Republican presidential debate on NBC News

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Former President Donald Trump speaks during a campaign event in Sioux City, Iowa, on October 29. Scott Olson/Getty Images

Former President Donald Trump has made mocking President Joe Biden and questioning his mental fitness for office a core part of his campaign speeches – even as he experiences his own recent series of gaffes and verbal slips on the campaign trail.

“He’s always looking around, where do I go?” Trump said as he did an exaggerated impersonation of Biden walking around the stage looking confused at a campaign stop in Cedar Rapids, Iowa, last month.

Weeks later, Trump took the stage in Sioux City, Iowa, and mistakenly thanked supporters for coming out to Sioux Falls, South Dakota, before an Iowa state senator tried to discreetly correct him — a moment that was caught on a hot mic.

During a summit in Washington, DC, Trump claimed that Biden could “plunge the world into World War II” – which ended nearly 80 years ago – and appeared to confuse Biden and former President Barack Obama, saying he was leading Obama in election polls.

The recent missteps have created an unwelcome wrinkle for Trump, his campaign team and the larger Republican political apparatus. Republicans have questioned whether Biden is able to serve as commander-in-chief, pointing to his age and mental fitness. But their own primary front-runner seems to be suffering the same predicament, making their argument less potent.

Trump incorrectly said Viktor Orbán, the prime minister of Hungary, was the prime minister of Turkey – he quickly corrected that error. He has repeatedly mispronounced Hamas (huh-maas), the name of the Palestinian militant group that launched a deadly terror attack on Israel, as hummus.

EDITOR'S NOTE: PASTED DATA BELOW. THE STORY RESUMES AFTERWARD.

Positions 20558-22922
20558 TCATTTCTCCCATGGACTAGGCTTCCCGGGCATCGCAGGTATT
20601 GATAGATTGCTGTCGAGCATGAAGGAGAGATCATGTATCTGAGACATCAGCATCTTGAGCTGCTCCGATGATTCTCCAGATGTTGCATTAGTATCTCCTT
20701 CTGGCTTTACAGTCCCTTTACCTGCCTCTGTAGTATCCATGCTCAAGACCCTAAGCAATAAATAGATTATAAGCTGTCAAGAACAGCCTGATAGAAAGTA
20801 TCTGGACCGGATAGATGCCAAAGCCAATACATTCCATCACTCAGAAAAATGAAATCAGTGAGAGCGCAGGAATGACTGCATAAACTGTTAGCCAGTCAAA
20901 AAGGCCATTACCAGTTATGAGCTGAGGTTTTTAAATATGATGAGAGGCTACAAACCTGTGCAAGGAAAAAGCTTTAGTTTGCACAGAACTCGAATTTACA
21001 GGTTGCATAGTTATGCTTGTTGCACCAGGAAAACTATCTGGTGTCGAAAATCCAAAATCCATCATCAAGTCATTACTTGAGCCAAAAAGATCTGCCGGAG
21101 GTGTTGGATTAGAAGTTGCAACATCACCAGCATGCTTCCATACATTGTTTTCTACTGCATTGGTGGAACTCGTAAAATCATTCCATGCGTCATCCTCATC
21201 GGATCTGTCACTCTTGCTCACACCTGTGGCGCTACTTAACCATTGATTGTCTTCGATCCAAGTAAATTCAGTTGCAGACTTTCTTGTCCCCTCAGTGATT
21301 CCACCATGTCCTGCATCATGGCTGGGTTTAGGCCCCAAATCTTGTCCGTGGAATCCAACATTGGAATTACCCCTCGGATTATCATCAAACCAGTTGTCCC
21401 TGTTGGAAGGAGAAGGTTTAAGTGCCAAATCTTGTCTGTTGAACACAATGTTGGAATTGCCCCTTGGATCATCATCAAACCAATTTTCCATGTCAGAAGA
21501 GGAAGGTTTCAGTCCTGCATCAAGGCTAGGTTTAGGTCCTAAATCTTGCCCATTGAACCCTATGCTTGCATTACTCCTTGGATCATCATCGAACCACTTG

And, during a rally in South Carolina in September, Trump confused former Florida Gov. Jeb Bush, one of Trump’s 2016 GOP rivals, with his brother, former President George W. Bush

“When I came here, everyone thought Bush was going to win,” he said at that rally.

“They thought Bush because Bush supposedly was a military person… he got us into the, uh, he got us into the Middle East. How did that work out, right?”

Trump’s rivals have been working to capitalize on his latest set of unnecessary errors, including Florida Gov. Ron DeSantis, whose presidential campaign has largely stalled under a barrage of attacks from the former president. DeSantis’ campaign also launched a “Trump accident tracker” recently to highlight the former president’s missteps.

Former South Carolina Gov. Nikki Haley, who has seen a slight boost in recent poll numbers, appeared to take a jab at the former president over Trump’s foreign policy comments.

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